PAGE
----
Yes totally agreed however what I was attempting to identify is that what wears first on a traditional file is the corners which in my experience renders the file unusable for cutting into a corner (gullet) for fine saws the diamond file does not wear so quickly on the corners

I recently re-cut a large crosscut to rip with 4 tpi, the files i used quickly wore on the corners so to combat this I ran a hacksaw into the gullet prior to filing, worked a treat and enabled a lot more use from each file
 

Sheffield Tony

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Ah yes, I see what you mean. I used the hacksaw trick too when I have cut teeth from scratch, easier to position because you can see what you're doing too !
 

D_W

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Sheffield Tony":34hbosdp said:
I don't see anyone mentioning it above, but the point of a proper saw file is that it leaves a rounded bottom to the gullet, not a sharp point which might concentrate stress to allow a crack to start. For really fine pitched saws - fine dovetail and gents saws, hopefully they will not be seeing much stress so triangular needle files will do.

Sorry if grandmothers and eggs is relevant.
I'm curious if the saw teeth vs. the file life is really the reason for slightly rounded gullets. The older small size saw files have pretty narrow edges - the narrower the edge, the harder it is to make the file, but files with narrower edges will cover a wider range of tooth size before the gullet is so rounded that dust will pack in it on small saws.

Bahco are sort of on the other end - the edges are fairly blunt, but they are excellent files. You can't, however, go a few sizes to large on a really small saw as the tooth will look like a tiny bandsaw tooth and dust will pack in it.

Back to the point, though - I think the rounded larger edge on a saw file is beneficial to the file, too, to prevent tooth loss, which causes subsequent teeth to go down like dominoes over a filing session.

I'm sure there are saws with cracks at the bottom of the gullets, but I've never had one.

Varying roundness creates an issue for folks filing a lot of different saws, though. If you're sourcing files these days and buying whatever is reasonable, the luxury of quick refiling can be lost if you're filing a larger saw with a narrower edge than the prior filing session.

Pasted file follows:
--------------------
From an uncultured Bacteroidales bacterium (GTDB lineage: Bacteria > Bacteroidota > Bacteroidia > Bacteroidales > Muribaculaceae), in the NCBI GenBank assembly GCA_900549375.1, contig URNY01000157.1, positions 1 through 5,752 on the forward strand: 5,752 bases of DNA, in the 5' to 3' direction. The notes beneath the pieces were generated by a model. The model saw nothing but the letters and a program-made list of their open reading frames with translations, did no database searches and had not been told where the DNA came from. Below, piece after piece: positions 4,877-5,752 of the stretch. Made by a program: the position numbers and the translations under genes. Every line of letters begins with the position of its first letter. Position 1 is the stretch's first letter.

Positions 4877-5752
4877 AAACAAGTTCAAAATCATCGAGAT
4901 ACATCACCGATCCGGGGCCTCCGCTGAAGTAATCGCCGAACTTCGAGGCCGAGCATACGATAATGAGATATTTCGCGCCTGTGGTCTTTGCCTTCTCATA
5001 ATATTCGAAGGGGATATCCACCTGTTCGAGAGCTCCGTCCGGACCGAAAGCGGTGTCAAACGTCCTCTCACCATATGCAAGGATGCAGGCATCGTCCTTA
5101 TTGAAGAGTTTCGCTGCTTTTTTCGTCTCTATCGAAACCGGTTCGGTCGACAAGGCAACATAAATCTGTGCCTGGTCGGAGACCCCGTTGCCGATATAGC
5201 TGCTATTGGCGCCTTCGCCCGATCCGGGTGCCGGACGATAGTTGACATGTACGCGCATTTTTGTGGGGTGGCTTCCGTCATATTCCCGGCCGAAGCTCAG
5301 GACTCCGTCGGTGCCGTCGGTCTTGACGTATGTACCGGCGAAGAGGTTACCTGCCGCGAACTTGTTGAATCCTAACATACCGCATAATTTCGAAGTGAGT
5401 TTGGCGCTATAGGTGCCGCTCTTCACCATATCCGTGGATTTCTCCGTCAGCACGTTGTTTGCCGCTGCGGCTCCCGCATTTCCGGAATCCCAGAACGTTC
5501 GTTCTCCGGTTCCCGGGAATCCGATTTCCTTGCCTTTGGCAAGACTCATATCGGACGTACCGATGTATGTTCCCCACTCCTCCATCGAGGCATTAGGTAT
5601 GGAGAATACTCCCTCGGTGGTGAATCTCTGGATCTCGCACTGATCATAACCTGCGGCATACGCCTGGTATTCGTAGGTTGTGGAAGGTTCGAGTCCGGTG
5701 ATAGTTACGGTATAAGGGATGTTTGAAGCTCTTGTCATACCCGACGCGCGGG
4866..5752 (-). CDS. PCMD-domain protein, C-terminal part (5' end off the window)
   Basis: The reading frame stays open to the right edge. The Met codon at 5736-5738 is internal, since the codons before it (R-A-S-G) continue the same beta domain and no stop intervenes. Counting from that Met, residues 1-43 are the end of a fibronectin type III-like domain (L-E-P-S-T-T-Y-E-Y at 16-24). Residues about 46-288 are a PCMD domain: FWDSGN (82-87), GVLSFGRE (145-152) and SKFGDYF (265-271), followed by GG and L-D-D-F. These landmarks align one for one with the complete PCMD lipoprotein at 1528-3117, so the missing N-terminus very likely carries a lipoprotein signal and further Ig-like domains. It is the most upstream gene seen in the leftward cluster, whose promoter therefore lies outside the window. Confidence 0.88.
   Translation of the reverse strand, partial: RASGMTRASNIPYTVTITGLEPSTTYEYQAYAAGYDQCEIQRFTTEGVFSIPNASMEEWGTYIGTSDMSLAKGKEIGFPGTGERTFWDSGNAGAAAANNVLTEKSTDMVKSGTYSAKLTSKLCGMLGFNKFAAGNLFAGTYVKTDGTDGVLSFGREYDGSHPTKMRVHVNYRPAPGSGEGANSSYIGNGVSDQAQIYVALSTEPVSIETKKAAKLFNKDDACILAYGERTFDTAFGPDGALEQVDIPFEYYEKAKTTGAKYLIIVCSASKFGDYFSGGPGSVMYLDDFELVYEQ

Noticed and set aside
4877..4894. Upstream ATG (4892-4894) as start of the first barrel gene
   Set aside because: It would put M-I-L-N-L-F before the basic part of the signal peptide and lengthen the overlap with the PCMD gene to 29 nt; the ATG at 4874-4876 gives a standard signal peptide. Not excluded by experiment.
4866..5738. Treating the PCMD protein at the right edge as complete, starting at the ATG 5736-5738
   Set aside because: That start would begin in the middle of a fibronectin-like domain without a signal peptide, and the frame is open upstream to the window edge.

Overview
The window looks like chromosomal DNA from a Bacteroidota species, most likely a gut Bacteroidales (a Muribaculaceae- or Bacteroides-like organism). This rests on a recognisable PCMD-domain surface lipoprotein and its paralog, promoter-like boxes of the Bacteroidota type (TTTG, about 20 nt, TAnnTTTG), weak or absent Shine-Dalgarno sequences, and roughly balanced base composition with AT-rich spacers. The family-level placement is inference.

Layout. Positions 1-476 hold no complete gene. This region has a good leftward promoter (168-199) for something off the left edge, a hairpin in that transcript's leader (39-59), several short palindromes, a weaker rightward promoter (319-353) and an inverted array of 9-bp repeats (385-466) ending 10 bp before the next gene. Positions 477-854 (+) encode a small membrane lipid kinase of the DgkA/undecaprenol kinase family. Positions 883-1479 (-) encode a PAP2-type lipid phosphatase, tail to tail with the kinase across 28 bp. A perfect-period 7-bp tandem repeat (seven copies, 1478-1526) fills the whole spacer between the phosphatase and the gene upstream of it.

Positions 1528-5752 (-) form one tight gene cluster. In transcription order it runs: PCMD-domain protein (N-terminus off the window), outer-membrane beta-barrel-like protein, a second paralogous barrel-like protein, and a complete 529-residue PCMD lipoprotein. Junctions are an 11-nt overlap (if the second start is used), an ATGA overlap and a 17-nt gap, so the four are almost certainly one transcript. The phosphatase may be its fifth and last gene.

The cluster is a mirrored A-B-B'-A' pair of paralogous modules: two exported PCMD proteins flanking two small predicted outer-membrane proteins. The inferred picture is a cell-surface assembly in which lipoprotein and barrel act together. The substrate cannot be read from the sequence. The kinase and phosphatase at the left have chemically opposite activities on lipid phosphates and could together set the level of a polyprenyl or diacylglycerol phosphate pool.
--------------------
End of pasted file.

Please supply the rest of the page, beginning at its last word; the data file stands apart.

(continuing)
I use mostly hand tools and generally will give a rip saw a 3 or 5 minute filing (at the most) before each project. I tend to use files longer than suggested by most guides, but I'm sure I do less metal removal with each use, too. Varying edge sizes drive me bonkers, so I have tried to keep a number of files of each type on hand and mark what i use.
 

Hattori-Hanzo

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Lots of helpful tips thanks guys.

I recently purchased a new Nicholson Extra Slim Taper Saw File and am pretty disappointed with the quality of it.

think I'll give Bahco a try next time,
or Vallorbe files which I've heard good things about, has any one got their new files are they as good as they used to be?
 

ED65

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Hattori-Hanzo":jd26hd4v said:
I recently purchased a new Nicholson Extra Slim Taper Saw File and am pretty disappointed with the quality of it.
Yeah, despite Nicholson's repeated claims that they've matched quality in their new production centres (primarily Mexico, not sure if they still have a facility in Brazil) pics of actual files out in the marketplace clearly show otherwise. It's a crying shame as they used to produce some of the best files and rasps of certain types and now none of them can be bought sight unseen, or perhaps at all.

Nicholson isn't the only previously good name that has seen a steep nosedive in production standards or QC or both.

An overall drop in quality of files is one reason that many regular visitors to car boots will pick up any triangular file they find to build up a stock. I started late and pickings are slim over here but I probably have enough files to last me out the next decade (edit: even if I don't resharpen any), by which point I imagine I'll have doubled or tripled my current collection. It's likely my eyesight will fail me long before I'd ever use them, but just in case....
 

Fidget

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My Bahco file arrived the day before yesterday and I duly set about ripcut filing my saws when I found some time yesterday evening.

I am very impressed and now have two saws which don't feel like they are just rubbing the wood into submission. Well worth the fiver spent on Gumtree.

I tried the Tomo Feteira website Droogs but all the links lead to 'Error 404 page not found' which is a shame as I would like to try them, but overall very pleased with the Bahco.

Hattori, loving your thread on the plane build. I'm sure you will be pleased with a Bahco
 

Hattori-Hanzo

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Funnily enough after getting my new Nicholson file I went through my old file set that my boss gave me and came across a double end Nicholson saw file of which the quality looks greatly superior.
I don't know the exact age of this file but it's got to be well over 40 years old and it still cuts beautifully after a vinegar bath.
Don't think this new one is going to last as long :(

Thanks fidget, glad you're enjoying the thread. I'm really enjoying making it though it is hard work!